Have a great spring break!

(If you’re here every day you can probably skip to the bottom.)

I am exhausted.  This year I’ve easily had the best behaved students in my teaching career, but I believe other than that year I spent teaching inner-city, the attendance is the worst I’ve ever dealt with.  I realize some students have deeper things they’re working out and have communicated with me, that’s not who I’m addressing here.  I’m addressing the ones who “get sick” three or more times a year.  The ones who check out an hour before my class habitually.  The ones who are gone for whatever reason and then wait until the last possible moment to find out what they missed (close to a week after they were out when I put a 0 in Infinite Campus.  Those are the students who have exhausted me.  I’m spending more time and energy on the students who aren’t here, than those who are.  For example, when you miss a test like the one for A Midsummer Night’s Dream which took place a week ago you have several options.  Email me, talk to me, or check this blog.  Some of you did and were instructed to go to the testing room Tuesday or Thursday morning, or Wednesday after school.  If none of those options worked you were to talk to me.  I repeated this in class all this week including right before we took our practice EOC Monday in the library.  I took the time to fill out a form for your test, take it across the building to the Flex Room, go get it, grade it, etc.  Some of you still didn’t take it.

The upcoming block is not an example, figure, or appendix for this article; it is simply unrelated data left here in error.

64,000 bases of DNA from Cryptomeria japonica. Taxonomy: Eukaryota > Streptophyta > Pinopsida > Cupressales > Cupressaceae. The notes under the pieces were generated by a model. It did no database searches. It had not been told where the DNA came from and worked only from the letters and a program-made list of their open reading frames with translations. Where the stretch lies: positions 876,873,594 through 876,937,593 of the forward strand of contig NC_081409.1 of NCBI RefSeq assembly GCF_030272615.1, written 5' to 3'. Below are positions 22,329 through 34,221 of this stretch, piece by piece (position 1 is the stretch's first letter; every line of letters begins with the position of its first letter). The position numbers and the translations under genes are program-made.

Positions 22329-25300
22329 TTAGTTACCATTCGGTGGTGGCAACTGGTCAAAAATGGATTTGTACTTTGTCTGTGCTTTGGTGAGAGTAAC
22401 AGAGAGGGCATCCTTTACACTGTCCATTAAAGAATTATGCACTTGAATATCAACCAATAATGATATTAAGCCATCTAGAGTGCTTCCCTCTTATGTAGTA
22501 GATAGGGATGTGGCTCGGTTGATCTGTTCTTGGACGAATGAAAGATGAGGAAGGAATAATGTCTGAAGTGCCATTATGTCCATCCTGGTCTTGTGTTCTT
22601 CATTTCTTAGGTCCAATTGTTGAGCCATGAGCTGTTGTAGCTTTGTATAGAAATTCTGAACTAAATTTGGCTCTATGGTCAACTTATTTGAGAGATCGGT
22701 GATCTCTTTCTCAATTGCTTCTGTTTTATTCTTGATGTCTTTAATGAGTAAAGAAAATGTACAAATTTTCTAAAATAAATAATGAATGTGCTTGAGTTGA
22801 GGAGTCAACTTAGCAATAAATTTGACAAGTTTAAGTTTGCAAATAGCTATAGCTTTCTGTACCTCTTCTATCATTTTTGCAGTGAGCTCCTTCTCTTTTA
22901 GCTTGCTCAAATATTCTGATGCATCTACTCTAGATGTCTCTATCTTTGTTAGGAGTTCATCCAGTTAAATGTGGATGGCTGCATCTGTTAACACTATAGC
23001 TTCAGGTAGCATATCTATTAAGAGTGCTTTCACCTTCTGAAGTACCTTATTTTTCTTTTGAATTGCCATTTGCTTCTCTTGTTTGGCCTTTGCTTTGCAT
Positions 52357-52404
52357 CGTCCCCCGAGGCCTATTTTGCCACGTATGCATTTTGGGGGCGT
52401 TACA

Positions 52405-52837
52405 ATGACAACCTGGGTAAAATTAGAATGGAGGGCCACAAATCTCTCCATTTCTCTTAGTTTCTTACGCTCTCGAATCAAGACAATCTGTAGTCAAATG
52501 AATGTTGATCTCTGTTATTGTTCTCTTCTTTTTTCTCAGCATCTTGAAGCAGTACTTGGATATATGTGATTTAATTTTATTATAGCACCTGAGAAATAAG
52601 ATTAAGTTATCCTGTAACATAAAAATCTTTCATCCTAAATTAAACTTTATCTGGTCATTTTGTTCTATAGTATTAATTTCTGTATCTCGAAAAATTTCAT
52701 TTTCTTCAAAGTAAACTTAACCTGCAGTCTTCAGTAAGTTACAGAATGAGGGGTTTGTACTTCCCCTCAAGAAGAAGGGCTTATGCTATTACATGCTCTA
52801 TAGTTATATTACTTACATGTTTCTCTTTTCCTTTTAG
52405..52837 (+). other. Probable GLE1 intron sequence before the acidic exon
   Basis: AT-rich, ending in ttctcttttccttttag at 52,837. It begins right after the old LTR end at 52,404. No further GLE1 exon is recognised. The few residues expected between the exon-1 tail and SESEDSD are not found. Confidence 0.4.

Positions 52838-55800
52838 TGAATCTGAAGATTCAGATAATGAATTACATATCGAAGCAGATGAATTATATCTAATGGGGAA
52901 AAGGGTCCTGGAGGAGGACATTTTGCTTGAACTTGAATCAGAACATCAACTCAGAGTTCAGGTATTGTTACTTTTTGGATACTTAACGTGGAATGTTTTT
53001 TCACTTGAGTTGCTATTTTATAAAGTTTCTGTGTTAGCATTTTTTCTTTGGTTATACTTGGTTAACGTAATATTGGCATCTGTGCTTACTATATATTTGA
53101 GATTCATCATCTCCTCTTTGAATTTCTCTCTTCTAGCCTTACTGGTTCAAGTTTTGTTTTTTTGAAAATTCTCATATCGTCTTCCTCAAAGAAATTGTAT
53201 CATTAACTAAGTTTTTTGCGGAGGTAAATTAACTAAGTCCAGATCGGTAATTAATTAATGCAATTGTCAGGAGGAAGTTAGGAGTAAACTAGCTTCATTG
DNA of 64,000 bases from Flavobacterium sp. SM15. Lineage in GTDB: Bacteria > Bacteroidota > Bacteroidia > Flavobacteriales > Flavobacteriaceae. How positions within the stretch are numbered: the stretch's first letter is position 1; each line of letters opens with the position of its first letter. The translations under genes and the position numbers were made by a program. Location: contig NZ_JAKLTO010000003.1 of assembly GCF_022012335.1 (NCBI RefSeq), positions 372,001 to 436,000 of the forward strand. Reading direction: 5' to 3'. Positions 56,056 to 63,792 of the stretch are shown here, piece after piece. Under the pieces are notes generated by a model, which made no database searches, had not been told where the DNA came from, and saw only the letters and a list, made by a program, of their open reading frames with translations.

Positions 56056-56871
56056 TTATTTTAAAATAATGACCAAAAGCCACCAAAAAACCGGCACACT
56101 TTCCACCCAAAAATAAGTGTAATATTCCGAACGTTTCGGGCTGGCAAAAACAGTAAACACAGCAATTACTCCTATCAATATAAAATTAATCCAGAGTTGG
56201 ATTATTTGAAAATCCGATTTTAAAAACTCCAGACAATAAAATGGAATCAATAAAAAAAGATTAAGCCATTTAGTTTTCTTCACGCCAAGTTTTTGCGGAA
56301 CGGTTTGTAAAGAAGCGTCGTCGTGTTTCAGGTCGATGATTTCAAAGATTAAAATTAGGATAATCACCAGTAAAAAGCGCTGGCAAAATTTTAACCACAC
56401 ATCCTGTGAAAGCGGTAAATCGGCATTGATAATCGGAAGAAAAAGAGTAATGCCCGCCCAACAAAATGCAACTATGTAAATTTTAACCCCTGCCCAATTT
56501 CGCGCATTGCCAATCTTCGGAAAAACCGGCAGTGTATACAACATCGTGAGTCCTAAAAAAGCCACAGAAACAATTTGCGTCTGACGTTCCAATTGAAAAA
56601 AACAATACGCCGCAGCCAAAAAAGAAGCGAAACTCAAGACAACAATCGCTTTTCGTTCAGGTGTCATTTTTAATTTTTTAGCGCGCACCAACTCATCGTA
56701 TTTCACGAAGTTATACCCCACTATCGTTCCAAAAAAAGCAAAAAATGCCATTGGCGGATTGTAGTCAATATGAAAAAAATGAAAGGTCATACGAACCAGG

Creative Writing:  I can’t make that class any easier.  I’ve looked at the schedules of those who are “struggling” to get things turned in.  You’re seniors who are barely taking any core classes this semester.  If you can’t handle my creative writing class with your alleged work load, guess what–you’re nowhere near being able to handle a college work load or a workload of whatever you plan on doing to be successful after school.  Work ethic isn’t something you can turn on and off–actually it is, but it’s been engraved in you over these last few years so that switch is rusted to whatever mode it’s on right now.

I have zero sympathy because the students I’m dealing with are repeat offenders.  You’ve robbed me and your classmates of time that I could’ve spent towards them in one way or another.

To the other 90% of you–thank you for showing up every day.  Thank you for being responsible.  Thank you for developing a great work ethic.

To everyone, I’ve enjoyed this year of teaching more than my previous three and you’re the biggest reason why.  Let’s keep it going and finish these last nine six weeks very strong!


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